That's a sort of abrupt description of the two hours we killed in Ensenada, isn't it? I took no pictures, because Ensenada, I fear, isn't very pretty. We were approached by several jillion small children trying to sell us gum. The absolute cutest was a little bitty, around 4, who stood at Sarah's hip and patiently tapped three fingers against her hip for about two minutes, waiting for Sarah to give in. When Sarah didn't, she came over to me and went taptaptaptaptaptap for not as long. She was *really* cute. It is not, however, a charming habit, to be accosted with small people saying, "Compras, amigo! Compras!"
Oh, funny bit, in the shop we bought our dresses in: I asked Christi what time it was, in Spanish, presumably because I was hearing Spanish all around, and she didn't know, so she asked the proprietor's wife (also in Spanish) and she told us what time it was. And the proprietor says, "I'm _killing_ myself speaking English, and you speak Spanish!?" So then he spoke Spanish at us. Very, very fast Spanish. :)
We also missed the Tony & Bob Show, Part One, but since Sarah and I saw it both on last year's cruise and at SSW this summer, neither of us were crushed by missing it. We got back to the ship and fell upon food, 'cuz we were Starving To Death -- all of us, not just Christi, for once :) -- and then we flopped around in the room for a while.
Room-flopping was followed by taking a run by the Highlander Store. I got Ted a shirt and me a bloopers film, 'cuz I'm never going to get around to ordering the tapes at the rate I'm going (not unil they're DVDs instead of tapes, anyway) and restrained myself from buying a picture of Peter. :) They didn't have the one I really *wanted*!
There was an unofficial PWFC gathering at six, and since Sarah and I are both PWFCers, we both went down to that. They were showing scenes from different stuff Peter'd done, mostly Cold Feet, the American tv series which was cancelled after about 3 weeks. (I think it was at the morning Q&A with everyone that Peter made the comment: "My agent (I believe it was his agent) was saying, "Man, you are just the kiss of *death* for series' television." I don't even have to been on the air yet. It's like the networks say, "Oh, that guy is on the show? Cancel it."")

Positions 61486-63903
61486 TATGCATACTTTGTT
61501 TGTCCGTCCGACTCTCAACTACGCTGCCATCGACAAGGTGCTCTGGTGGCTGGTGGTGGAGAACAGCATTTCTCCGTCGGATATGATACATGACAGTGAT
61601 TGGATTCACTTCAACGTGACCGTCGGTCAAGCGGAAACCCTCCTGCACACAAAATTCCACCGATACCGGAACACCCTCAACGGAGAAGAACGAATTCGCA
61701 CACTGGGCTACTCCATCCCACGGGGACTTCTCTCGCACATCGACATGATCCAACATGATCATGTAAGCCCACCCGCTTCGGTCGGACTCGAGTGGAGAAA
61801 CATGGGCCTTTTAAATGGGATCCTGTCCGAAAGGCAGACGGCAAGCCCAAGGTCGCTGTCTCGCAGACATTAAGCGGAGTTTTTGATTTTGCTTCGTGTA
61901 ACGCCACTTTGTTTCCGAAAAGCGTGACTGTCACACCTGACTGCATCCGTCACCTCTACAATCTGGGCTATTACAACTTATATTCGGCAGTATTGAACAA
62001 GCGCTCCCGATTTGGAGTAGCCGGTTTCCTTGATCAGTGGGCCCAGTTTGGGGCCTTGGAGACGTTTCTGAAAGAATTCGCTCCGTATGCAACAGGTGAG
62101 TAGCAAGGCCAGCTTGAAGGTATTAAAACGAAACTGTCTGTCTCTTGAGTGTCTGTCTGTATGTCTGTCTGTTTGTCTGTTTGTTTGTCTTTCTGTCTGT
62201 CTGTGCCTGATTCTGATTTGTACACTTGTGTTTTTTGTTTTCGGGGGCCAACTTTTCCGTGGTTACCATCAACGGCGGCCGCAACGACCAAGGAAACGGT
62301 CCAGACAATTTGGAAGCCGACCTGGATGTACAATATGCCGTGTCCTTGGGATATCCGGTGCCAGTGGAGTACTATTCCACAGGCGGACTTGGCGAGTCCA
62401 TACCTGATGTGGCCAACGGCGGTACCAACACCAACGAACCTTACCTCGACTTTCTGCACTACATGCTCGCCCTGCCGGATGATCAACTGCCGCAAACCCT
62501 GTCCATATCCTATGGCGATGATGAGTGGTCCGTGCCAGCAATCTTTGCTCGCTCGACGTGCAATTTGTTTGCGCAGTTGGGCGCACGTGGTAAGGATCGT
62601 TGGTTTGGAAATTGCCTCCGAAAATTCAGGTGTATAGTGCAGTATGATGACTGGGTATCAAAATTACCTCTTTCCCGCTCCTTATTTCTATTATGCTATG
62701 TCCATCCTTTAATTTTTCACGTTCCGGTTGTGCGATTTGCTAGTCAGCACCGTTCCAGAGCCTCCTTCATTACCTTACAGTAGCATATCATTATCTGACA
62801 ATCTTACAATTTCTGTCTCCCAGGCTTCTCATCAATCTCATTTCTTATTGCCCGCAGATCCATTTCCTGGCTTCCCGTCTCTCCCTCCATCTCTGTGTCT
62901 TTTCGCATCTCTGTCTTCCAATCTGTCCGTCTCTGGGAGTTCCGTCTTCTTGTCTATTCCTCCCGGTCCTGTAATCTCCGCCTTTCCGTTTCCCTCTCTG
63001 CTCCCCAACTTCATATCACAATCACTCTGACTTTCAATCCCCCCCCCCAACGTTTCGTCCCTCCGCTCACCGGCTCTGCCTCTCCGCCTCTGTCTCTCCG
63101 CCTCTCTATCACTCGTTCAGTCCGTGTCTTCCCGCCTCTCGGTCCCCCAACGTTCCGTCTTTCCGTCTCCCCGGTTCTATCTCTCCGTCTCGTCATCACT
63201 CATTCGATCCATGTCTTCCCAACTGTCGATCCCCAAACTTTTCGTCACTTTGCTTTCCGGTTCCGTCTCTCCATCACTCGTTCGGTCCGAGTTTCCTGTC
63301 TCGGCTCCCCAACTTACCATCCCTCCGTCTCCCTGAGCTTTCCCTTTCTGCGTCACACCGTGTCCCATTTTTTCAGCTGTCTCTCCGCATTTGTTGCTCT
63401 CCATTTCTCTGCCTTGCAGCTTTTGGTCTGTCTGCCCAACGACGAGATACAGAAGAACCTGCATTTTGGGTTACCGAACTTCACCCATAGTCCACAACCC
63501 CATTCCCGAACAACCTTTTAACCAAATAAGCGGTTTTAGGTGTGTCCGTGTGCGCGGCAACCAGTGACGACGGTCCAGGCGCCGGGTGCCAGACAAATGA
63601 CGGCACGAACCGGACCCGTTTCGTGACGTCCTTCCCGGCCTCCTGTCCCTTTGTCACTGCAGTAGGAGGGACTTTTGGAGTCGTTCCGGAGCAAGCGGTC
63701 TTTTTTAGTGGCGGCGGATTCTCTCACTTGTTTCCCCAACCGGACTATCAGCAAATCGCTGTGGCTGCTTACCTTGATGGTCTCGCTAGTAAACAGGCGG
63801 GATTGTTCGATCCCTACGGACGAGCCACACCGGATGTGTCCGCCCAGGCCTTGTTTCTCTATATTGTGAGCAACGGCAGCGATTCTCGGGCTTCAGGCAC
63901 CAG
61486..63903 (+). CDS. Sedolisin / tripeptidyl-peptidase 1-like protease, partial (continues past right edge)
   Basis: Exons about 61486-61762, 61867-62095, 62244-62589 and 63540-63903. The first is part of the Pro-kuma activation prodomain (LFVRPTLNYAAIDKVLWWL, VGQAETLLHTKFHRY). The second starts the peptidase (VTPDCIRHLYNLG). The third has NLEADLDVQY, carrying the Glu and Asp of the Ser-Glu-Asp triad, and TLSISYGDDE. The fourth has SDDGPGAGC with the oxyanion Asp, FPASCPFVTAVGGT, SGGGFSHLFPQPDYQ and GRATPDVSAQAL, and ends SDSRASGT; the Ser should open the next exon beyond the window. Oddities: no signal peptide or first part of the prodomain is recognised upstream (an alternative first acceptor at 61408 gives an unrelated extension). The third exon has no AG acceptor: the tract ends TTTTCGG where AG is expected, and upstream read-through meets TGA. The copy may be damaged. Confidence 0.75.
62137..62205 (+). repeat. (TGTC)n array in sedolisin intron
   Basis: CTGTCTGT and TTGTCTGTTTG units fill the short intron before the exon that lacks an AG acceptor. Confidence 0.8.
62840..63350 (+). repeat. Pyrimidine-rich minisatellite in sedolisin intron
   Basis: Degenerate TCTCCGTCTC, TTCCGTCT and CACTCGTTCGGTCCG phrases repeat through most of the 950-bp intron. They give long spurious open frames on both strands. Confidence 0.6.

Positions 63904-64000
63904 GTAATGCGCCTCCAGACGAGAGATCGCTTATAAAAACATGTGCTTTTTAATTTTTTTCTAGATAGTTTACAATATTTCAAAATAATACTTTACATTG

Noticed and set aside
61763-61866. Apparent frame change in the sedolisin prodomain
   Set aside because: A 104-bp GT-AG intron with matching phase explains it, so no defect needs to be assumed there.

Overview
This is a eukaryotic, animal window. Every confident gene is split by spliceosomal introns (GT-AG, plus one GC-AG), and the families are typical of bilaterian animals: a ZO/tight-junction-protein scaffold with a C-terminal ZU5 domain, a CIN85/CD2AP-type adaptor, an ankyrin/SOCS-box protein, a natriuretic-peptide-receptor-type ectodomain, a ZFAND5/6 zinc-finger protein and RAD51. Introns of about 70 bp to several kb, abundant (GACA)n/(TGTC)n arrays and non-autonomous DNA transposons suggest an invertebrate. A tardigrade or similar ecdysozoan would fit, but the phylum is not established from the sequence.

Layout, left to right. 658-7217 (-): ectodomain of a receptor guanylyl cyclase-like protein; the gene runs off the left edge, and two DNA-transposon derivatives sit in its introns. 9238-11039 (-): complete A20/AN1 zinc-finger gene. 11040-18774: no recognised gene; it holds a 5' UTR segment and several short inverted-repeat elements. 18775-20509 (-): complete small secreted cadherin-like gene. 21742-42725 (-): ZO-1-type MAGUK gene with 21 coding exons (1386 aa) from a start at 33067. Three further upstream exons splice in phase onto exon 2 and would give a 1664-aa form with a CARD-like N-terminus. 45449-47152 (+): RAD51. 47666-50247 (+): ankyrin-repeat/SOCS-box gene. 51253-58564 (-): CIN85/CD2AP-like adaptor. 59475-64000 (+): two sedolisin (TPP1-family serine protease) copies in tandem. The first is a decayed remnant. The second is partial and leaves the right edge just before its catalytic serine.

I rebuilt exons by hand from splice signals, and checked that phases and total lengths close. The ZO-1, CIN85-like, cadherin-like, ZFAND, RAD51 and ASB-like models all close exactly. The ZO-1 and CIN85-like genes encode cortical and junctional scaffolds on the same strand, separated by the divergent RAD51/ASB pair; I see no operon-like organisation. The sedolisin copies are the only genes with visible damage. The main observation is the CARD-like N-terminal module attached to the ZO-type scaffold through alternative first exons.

We were standing around chatting with Vonda and Peter came in, and half the room promptly glommed onto him. It was like an ameboa, I swear. *Schloop*. I was genuinely surprised to see him there; since it was an unofficial and unplanned, really, meeting, he was certainly under no obligation to come by, so I thought it was really extremely gracious of him to do so. He's a very, very nice man.
The already-infamous shower scene in Cold Feet came on, and there was a great cheer of approval, which made Peter look up and go, "Oh God." At that point everybody else who hadn't seen him became aware he was in the room, and another half of the people who were there went *schloop*. There must've been sixty PWFCers there and forty of them were all trying to breathe the same air Peter was. That's got to be weird.
Weird or not, Peter was extremely charming to everybody who was around him, while the staff tried to loosen up the knot that had formed around him so he could move through the room. I didn't get to talk to him, though I got about five reasonably nice pictures of him, mostly profiles or three-quarters profiles (god, that man has a lovely nose. swoon.) while he was talking to other people.
There was a girl from Wales that he spent several minutes talking to, and the only thing I heard was her saying he ought to come by Wales and visit, and Peter said, "Yeah, my mum keeps saying that too . . . " (Girl from Wales: if you'd email me a recap of your conversation, I'd /love/ to add that into my con report. Same with anyone else who got to talk with him!)